Jim pursed his lips and shook his head, as though to say that such an idea was not to be entertained, and the lad, with a sigh, laid it down and departed. Then Jim with a laugh threw his sister’s note over to Sam. I discovered this very same note only last week, while searching the Buckley papers for information about the family at this period. I have reason to believe that it has never been printed before, and, as far as I know, there is no other copy extant, so I proceed to give it in full.

“What a dear, disagreeable old Jim you are,” it begins, “to stay away there at Baroona, leaving me moping here with our daddy, who is calculating the explosive power of shells under water at various temperatures. I have a good mind to learn the Differential Calculus myself, only on purpose to bore you with it when you come home.”

“By the bye, Corrella has got a foal. Such a dear little duck of a thing, with a soft brown nose, and sweet long ears, like leaves! Do come back and see it; I am so very, very lonely!”

“I hope Mr. Halbert is pretty well, and that his wound is getting quite right again. Don’t let him undertake cattle-drafting or anything violent. I wish you could bring him back with you, he is such a nice, agreeable creature.”

“Your magpie has attacked cocky, and pulled a yellow feather out of his crest, which he has planted in the flower-bed, either as a trophy, or to see if it will grow.”

Now this letter is historically important, when taken in connexion with certain dates in my possession. It was written on a Monday, and Halbert, Jim, and Sam started back to Garoopna the next day, rather a memorable day for Sam, as you will see directly. Now I wish to call attention to the fact, that Sam, far from being invited, is never once mentioned in the whole letter. Therefore what does Miss Burke mean by her audacious calumnies? What does she mean by saying that Alice made love to Sam, and never gave the “poor boy” a chance of escape? Can she, Lesbia, put her hand on her heart and say that she wasn’t dying to marry Sam herself, though she was (and is still, very likely) thirty years his senior? The fact is, Lesbia gave herself the airs, and received the privileges of being the handsomest woman in those parts, till Alice came, and put her nose out of joint, for which she never forgave her.

However, to return to this letter. I wonder now, as I am looking at the age-stained paper and faded writing, whether she who wrote it contemplated the possibility of its meeting Sam’s eye. I rather imagine that she did, from her provoking silence about him. At any rate, Jim was quite justified in showing him the letter, “for you know,” he said, “as there is nothing at all about you in it, there can be no breach of confidence.”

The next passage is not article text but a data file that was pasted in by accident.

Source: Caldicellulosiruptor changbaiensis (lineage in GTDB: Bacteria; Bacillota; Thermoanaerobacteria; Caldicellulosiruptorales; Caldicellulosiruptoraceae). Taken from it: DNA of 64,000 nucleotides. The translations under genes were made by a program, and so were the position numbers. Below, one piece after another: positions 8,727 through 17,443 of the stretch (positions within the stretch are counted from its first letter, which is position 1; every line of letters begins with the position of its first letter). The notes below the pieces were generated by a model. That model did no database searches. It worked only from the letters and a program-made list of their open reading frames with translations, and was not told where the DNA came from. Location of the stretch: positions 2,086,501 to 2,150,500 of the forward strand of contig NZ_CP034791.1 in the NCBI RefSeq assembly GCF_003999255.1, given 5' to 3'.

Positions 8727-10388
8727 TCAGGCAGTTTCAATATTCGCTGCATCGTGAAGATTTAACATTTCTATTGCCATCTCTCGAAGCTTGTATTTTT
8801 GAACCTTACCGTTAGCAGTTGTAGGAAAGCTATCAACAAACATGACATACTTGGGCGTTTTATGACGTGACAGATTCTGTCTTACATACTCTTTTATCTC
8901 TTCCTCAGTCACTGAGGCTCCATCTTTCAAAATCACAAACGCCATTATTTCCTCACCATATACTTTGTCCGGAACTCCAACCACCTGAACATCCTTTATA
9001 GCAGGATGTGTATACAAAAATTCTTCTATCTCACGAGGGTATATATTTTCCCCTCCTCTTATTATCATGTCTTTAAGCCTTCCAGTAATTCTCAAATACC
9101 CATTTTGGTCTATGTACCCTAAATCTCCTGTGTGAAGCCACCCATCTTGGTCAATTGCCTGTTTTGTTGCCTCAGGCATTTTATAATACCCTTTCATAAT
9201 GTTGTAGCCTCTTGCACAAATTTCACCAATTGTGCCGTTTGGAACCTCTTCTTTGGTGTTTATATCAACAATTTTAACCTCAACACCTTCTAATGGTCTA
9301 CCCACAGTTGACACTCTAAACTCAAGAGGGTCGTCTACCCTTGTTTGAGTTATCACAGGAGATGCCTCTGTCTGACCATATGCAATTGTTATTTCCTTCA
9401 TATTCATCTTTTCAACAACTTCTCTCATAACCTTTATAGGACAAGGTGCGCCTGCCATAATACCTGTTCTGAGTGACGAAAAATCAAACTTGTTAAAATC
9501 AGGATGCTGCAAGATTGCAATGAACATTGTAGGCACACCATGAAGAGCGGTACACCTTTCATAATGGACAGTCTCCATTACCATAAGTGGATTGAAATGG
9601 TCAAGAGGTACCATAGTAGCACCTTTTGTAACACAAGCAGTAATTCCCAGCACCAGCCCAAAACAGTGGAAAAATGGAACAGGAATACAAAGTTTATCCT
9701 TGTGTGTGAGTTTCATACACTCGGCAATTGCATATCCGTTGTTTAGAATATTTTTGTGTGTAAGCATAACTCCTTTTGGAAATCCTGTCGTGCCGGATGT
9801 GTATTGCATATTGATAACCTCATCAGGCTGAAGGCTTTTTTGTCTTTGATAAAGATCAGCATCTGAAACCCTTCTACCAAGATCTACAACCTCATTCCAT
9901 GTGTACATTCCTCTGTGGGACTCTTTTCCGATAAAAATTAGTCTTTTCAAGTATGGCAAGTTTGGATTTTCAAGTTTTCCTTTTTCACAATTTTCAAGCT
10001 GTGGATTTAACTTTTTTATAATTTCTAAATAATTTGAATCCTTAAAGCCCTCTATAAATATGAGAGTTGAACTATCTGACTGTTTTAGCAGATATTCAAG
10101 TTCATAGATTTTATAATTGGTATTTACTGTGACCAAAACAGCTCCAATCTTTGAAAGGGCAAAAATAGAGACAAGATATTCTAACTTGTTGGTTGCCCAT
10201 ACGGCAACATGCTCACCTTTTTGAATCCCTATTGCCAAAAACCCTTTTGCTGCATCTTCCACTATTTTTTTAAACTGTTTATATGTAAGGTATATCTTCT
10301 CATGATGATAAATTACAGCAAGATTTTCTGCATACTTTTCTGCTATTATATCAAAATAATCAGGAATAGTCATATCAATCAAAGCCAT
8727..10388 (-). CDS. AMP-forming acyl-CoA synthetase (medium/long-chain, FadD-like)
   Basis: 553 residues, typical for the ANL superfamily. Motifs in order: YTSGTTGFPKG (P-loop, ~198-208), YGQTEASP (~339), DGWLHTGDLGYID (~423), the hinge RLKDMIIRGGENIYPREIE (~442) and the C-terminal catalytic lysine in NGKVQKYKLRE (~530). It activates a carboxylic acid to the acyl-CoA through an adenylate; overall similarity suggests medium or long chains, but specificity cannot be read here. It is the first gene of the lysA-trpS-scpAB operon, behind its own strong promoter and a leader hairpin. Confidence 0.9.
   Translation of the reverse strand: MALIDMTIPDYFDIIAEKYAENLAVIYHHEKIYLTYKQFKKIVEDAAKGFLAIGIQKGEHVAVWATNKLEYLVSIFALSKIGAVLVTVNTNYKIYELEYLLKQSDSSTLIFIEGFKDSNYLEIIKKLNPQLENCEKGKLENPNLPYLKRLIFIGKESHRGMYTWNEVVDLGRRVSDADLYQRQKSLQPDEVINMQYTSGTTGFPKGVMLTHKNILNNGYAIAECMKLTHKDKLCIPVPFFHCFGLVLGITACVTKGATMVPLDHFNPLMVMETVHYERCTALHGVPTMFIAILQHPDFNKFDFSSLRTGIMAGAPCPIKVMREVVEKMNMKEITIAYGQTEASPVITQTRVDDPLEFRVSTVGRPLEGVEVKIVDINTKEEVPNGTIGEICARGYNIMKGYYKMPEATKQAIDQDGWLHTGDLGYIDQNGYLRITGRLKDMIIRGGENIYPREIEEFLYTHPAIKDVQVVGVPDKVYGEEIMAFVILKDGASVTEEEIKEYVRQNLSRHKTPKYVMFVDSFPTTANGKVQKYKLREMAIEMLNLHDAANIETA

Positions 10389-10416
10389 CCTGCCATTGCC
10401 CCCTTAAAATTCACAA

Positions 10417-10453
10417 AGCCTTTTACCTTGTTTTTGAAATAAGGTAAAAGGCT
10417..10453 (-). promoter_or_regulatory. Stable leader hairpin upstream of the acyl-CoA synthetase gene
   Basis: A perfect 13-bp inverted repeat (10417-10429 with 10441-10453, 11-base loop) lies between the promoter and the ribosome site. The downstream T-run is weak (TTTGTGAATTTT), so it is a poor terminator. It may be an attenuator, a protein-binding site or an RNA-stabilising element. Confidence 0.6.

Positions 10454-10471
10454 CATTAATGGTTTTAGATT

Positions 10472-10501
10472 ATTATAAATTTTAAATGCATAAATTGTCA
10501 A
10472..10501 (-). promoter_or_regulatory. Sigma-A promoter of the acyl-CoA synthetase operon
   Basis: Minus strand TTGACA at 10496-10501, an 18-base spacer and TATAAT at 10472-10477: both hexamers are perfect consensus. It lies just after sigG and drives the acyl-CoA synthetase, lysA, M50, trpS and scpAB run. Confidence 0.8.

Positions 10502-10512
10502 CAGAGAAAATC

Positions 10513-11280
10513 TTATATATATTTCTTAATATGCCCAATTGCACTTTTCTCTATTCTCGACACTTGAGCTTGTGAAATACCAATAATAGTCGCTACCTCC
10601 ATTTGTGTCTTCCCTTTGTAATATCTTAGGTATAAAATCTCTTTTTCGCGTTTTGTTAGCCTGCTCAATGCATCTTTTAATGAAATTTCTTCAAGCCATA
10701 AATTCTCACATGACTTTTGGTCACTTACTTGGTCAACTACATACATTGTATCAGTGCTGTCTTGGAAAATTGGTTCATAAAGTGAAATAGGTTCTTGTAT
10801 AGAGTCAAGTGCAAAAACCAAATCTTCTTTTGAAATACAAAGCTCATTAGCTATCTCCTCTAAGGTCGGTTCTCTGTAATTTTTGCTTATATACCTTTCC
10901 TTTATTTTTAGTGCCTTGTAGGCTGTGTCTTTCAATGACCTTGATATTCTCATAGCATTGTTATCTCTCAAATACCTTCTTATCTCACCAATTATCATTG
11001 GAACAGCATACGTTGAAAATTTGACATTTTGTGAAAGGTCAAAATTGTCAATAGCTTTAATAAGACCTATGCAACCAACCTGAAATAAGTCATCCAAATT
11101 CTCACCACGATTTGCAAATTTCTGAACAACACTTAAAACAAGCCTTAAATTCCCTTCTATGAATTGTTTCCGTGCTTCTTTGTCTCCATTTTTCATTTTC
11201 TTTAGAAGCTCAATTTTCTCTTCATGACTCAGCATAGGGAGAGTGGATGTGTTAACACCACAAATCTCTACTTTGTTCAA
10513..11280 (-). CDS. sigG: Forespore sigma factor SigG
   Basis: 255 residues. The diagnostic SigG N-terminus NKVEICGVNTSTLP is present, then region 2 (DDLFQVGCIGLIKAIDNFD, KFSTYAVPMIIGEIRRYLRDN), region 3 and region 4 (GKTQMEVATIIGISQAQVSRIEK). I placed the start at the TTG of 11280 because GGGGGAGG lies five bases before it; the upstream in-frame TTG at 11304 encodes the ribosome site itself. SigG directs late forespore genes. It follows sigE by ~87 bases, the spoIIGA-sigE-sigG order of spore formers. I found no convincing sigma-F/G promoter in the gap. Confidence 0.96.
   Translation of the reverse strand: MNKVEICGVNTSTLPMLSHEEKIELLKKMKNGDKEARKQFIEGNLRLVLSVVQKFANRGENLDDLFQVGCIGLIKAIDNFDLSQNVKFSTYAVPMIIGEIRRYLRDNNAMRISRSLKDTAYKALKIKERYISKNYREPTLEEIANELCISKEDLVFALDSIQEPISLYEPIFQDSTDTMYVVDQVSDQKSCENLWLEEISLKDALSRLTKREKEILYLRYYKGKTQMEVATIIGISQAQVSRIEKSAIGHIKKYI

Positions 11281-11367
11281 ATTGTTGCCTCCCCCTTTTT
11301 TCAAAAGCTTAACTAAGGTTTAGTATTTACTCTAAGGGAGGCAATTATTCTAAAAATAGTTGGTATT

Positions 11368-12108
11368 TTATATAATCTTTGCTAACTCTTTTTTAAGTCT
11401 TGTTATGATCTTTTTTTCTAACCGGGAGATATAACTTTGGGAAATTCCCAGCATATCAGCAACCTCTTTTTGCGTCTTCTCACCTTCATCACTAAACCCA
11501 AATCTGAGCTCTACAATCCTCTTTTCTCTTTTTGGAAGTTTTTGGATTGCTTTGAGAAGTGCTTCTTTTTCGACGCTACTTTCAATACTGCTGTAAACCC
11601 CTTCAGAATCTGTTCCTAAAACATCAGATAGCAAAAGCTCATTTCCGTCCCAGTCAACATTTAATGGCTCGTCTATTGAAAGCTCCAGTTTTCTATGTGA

“Well!” said Sam, when he had read it.

“Well!” said Jim. “Let us all three ride over and look at the foal.”

So they went, and were strictly to be home at dinner time; whereas not one of them came home for a week.

When they came to the door at Garoopna, there was Alice, most bewitchingly beautiful. Papa was away on the run, and Dr. Mulhaus with him; so the three came in. Alice was very glad to see Halbert — was glad also to see Sam; but not so glad, or, at all events, did not say so much about it.

“Alice, have you seen the newspaper?” said Jim.

“No; why?”

“There is a great steamer gone down at sea, and three hundred persons drowned!”

“What a horrible thing! I should never have courage to cross the sea.”

“You would soon get accustomed to it, I think,” said Halbert.

“I have never even seen it as yet,” she said, “save at a distance.”

“Strange, neither have I,” said Sam. “I have dim recollections of our voyage here, but I never stood upon the shore in my life.”

“I have beat you there,” said Jim. “I have been down to Cape Chatham, and seen the great ocean itself: a very different thing from Sydney Harbour, I promise you. You see the great cape running out a mile into the sea, and the southern rollers tumbling in over the reefs like cascades.”

“Let us go and see it! — how far is it?” said Alice.

“About thirty miles. The Barkers’ station is about half a mile from the Cape, and we could sleep there, you know.”

“It strikes me as being a most brilliant idea,” said Sam.

And so the arrangement was agreed to, and the afternoon went on pleasantly. Alice walked up and down with Sam among the flowers, while Jim and Halbert lay beneath a mulberry tree and smoked.

They talked on a subject which had engaged their attention a good deal lately: Jim’s whim for going soldiering had grown and struck root, and become a determination. He would go back to India when Halbert did, supposing that his father could be tempted to buy him a commission. Surely he might manage to join some regiment in India, he thought. India was the only place worth living in just now.